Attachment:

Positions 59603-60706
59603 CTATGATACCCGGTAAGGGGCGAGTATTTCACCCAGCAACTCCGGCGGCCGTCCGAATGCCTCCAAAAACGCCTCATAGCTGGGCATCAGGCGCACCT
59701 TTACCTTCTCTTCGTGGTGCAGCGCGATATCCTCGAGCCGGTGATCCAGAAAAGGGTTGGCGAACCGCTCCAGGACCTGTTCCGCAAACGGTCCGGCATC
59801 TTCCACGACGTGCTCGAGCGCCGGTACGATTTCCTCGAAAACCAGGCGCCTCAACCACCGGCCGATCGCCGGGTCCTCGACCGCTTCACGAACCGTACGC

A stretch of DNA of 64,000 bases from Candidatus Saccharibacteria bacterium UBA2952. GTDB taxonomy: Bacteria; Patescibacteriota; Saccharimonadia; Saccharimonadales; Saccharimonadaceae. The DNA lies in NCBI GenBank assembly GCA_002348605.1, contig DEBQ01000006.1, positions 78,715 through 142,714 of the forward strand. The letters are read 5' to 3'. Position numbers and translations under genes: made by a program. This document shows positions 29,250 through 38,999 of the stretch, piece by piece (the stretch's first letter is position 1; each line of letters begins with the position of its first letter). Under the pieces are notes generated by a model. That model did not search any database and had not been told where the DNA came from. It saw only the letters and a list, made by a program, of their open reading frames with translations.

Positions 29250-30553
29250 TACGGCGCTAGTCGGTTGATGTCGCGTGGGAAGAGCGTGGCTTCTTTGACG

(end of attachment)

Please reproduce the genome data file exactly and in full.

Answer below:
Positions 59603-60706
59603 CTATGATACCCGGTAAGGGGCGAGTATTTCACCCAGCAACTCCGGCGGCCGTCCGAATGCCTCCAAAAACGCCTCATAGCTGGGCATCAGGCGCACCT
59701 TTACCTTCTCTTCGTGGTGCAGCGCGATATCCTCGAGCCGGTGATCCAGAAAAGGGTTGGCGAACCGCTCCAGGACCTGTTCCGCAAACGGTCCGGCATC
59801 TTCCACGACGTGCTCGAGCGCCGGTACGATTTCCTCGAAAACCAGGCGCCTCAACCACCGGCCGATCGCCGGGTCCTCGACCGCTTCACGAACCGTACGC

A stretch of DNA of 64,000 bases from Candidatus Saccharibacteria bacterium UBA2952. GTDB taxonomy: Bacteria; Patescibacteriota; Saccharimonadia; Saccharimonadales; Saccharimonadaceae. The DNA lies in NCBI GenBank assembly GCA_002348605.1, contig DEBQ01000006.1, positions 78,715 through 142,714 of the forward strand. The letters are read 5' to 3'. Position numbers and translations under genes: made by a program. This document shows positions 29,250 through 38,999 of the stretch, piece by piece (the stretch's first letter is position 1; each line of letters begins with the position of its first letter). Under the pieces are notes generated by a model. That model did not search any database and had not been told where the DNA came from. It saw only the letters and a list, made by a program, of their open reading frames with translations.

Positions 29250-30553
29250 TACGGCGCTAGTCGGTTGATGTCGCGTGGGAAGAGCGTGGCTTCTTTGACG